Thursday, December 31, 2009

Who's in charge? by Rich

The twins are small, but they’re definitely pulling the strings around here.

On Tuesday, they decided to stir up some trouble by triggering some strong and regular contractions in Kelly’s belly.

On their cue, Kelly was readmitted to the hospital – the same room in which she’s laid flat in in for most of the fall – and I jumped back on a plane from Senegal after just 36 hours on the ground since returning from Christmas vacation in Maine.

When I got to the airport in Portland, my Mom and much of my family were waiting for me, thrilled I’d made it in time for the birth and excited as can be to meet the new ones – certain to come within hours! We drove in a convoy to the hospital, weaving in and out of traffic, fueled by adrenaline.

When I got there, I found my sweet wife getting checked out by nurses. She was having contractions every six minutes and had signed a consent form for a c-section that could happen at any minute. The twins, both over four pounds despite their early gestational age, were gearing up to join the planet earth.

But this adventure has been full of baby-driven U-turns, and so there was another. Within a half hour of my arrival, the contractions stopped and things stabilized. Kelly and I sent the family home and spent the rest of Wednesday watching soap operas and movie videos, and eating Thai food.

So far, on this wintry New Year’s eve day, things appear to be staying quiet.

Will the babies come today? Tomorrow? Next week? In two weeks? Its unclear. A big storm is coming – and some people say the drop in barometric pressure will trigger it for sure. Also, it is a full moon – and amazing things happen during the full moon. But the truth is, no one can know for sure.

The people in charge haven’t arrived yet.


Getting discharged from the hospital was bittersweet. It took a few days to relax at my mother in laws house, as anxiety of not having constant medical care at my bedside alarmed me. But after a few days I began to relax with Richard at my side and beloved family at Christmas. I also realized that bed rest at home is far easier emotionally; eight weeks in the same hospital room really can make you go a bit stir crazy. My 're-entry' to the real world after leaving the hospital was quite bizarre...seeing people walking around, driving past shops, and seeing the daily routines of normal life outside that of an 8x8 hospital room. It certainly reminded me of our week long canoe camping trips where we were in complete isolation with wilderness and no human contact...the reentry can take some adjusting.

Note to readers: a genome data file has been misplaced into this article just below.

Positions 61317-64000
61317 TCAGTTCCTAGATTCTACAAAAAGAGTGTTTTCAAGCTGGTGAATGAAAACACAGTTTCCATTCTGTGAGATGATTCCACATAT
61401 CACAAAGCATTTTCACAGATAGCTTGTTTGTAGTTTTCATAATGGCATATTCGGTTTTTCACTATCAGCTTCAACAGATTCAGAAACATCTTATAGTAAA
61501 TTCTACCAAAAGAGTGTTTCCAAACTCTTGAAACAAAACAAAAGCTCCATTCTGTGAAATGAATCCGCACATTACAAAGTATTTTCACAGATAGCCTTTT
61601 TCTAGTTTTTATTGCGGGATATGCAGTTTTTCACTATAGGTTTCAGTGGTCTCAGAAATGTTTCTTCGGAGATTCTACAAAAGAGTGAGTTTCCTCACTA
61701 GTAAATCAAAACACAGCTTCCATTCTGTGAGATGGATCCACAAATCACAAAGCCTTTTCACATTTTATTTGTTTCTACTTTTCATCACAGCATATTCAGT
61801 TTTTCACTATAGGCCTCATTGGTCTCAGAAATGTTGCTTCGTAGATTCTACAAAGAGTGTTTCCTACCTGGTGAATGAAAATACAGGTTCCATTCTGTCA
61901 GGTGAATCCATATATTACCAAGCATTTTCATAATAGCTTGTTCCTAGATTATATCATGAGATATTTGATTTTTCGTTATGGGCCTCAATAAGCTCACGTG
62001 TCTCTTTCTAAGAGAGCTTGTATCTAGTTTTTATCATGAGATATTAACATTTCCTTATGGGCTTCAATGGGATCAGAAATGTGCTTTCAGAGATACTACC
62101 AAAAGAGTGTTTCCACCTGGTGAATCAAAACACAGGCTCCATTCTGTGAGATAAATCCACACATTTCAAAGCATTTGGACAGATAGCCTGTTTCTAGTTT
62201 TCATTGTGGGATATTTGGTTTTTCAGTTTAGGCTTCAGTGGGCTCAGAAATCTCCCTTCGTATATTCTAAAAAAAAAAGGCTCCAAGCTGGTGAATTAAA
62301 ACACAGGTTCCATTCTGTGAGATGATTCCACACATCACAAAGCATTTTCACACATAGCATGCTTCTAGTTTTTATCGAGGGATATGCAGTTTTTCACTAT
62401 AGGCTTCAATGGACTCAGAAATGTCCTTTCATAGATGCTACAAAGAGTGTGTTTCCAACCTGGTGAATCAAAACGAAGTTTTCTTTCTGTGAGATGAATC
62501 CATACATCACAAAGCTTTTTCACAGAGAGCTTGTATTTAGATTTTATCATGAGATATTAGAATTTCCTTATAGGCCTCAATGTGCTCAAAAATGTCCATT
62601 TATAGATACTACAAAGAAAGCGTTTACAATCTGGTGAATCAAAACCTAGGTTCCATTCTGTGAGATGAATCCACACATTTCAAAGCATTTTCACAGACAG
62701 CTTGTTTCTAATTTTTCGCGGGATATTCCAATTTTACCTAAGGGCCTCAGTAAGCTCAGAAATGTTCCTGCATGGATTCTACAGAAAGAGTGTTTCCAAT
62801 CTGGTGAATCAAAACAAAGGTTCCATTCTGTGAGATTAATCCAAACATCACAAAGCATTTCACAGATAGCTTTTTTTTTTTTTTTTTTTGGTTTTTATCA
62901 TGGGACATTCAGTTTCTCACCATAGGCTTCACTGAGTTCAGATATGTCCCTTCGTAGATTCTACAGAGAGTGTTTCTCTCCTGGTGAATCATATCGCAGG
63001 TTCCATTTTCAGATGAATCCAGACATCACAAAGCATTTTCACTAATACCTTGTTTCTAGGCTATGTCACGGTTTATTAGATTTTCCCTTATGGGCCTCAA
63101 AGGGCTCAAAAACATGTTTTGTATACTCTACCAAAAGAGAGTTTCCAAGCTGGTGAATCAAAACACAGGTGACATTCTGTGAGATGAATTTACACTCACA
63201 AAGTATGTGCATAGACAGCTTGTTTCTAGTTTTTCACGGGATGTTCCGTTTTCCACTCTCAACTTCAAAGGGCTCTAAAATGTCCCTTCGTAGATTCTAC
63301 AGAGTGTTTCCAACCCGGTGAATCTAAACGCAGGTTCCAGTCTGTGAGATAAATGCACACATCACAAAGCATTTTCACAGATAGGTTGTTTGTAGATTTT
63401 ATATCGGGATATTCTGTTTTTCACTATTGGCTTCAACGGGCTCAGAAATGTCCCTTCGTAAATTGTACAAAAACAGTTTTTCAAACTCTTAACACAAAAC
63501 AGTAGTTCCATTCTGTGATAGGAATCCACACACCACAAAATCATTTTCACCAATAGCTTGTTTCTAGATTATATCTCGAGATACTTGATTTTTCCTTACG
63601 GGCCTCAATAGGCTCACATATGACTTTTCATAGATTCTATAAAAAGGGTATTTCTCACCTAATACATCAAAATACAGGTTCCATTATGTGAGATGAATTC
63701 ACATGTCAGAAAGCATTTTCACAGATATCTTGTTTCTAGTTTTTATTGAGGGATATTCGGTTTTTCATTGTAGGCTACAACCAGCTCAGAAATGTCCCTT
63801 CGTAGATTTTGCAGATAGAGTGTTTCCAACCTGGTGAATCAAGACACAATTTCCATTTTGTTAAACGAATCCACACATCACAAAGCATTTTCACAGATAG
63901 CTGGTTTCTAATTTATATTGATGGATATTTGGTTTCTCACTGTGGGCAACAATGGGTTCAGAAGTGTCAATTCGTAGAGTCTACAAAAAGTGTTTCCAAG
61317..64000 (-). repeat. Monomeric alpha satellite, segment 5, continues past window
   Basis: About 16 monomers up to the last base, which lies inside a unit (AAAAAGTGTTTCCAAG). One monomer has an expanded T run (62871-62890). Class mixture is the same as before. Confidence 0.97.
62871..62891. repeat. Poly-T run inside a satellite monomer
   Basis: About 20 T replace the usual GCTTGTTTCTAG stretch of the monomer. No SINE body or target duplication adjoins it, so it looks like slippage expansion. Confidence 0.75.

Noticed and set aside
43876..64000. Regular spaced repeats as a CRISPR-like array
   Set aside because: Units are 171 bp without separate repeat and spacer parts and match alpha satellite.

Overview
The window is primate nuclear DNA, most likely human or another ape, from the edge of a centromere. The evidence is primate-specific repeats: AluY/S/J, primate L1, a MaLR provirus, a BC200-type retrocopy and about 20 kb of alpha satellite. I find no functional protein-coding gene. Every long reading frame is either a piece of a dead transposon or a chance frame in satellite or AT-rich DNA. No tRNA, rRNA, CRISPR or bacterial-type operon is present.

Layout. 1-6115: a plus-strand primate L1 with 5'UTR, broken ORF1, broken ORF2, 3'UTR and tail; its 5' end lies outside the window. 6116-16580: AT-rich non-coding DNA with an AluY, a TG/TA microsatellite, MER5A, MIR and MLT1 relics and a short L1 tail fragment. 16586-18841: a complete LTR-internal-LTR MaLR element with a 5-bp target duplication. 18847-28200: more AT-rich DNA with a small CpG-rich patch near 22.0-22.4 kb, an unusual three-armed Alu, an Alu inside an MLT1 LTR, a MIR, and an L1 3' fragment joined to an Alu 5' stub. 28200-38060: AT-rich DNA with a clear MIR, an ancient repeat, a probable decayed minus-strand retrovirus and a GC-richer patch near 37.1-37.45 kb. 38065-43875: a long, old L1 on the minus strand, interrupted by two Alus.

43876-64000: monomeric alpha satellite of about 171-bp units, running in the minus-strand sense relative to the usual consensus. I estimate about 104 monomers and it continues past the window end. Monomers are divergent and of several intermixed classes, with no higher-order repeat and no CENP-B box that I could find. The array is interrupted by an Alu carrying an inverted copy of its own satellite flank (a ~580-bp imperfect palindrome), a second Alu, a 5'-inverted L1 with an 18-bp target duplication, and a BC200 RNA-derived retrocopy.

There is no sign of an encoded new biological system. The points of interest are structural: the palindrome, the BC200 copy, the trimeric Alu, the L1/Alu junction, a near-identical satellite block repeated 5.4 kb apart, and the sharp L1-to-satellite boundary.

Bed rest at home did not last long. Tuesday I was readmitted to the hospital at 3cm dilated and 100% effaced. What a pregnancy this has been! I am 32 weeks and 1 day, and my mom reminded me of a blog entry I posted when I had just hit 23 weeks. I wrote that I would be blessed if I could make it to 32 weeks.

Well, I am certainly blessed.

Wednesday, December 16, 2009

8 Weeks and 2 days (But who is counting?)

Me! I'm counting! I have counted every day and every week since I have arrived at Maine Med. In fact, the first thing I do when I wake up is get out my red crayon and cross off a day on my calendar.

On Friday or Saturday, I will be discharged from the hospital. Some of you may be thinking that I must be thrilled and very happy about this. I have to admit, part of of me is excited for the change and part of me is anxious to be leaving my safe zone.

During my early weeks here and even up until now, nurses and doctors have only been steps away from me. They constantly check in with me and monitor my contractions and the babies heart rates. There is so much comfort in knowing that the experts are in charge now, and all I had to do was lay here and listen. I have a call bell in room which at any point in the day or night, I could call for any reason at all...a pain I'm noticing, heightened contractions, shortness of breath, etc.

I am also ambivalent about leaving as I have depended on some incredible nurses to emotionally support me as well. There certainly have been some dark and scary days here, especially when I first checked in. There are some special nurses here that have certainly gone above and beyond the call of me pep talks, wiping my tears, giving hugs... What an amazing staff here at MMC.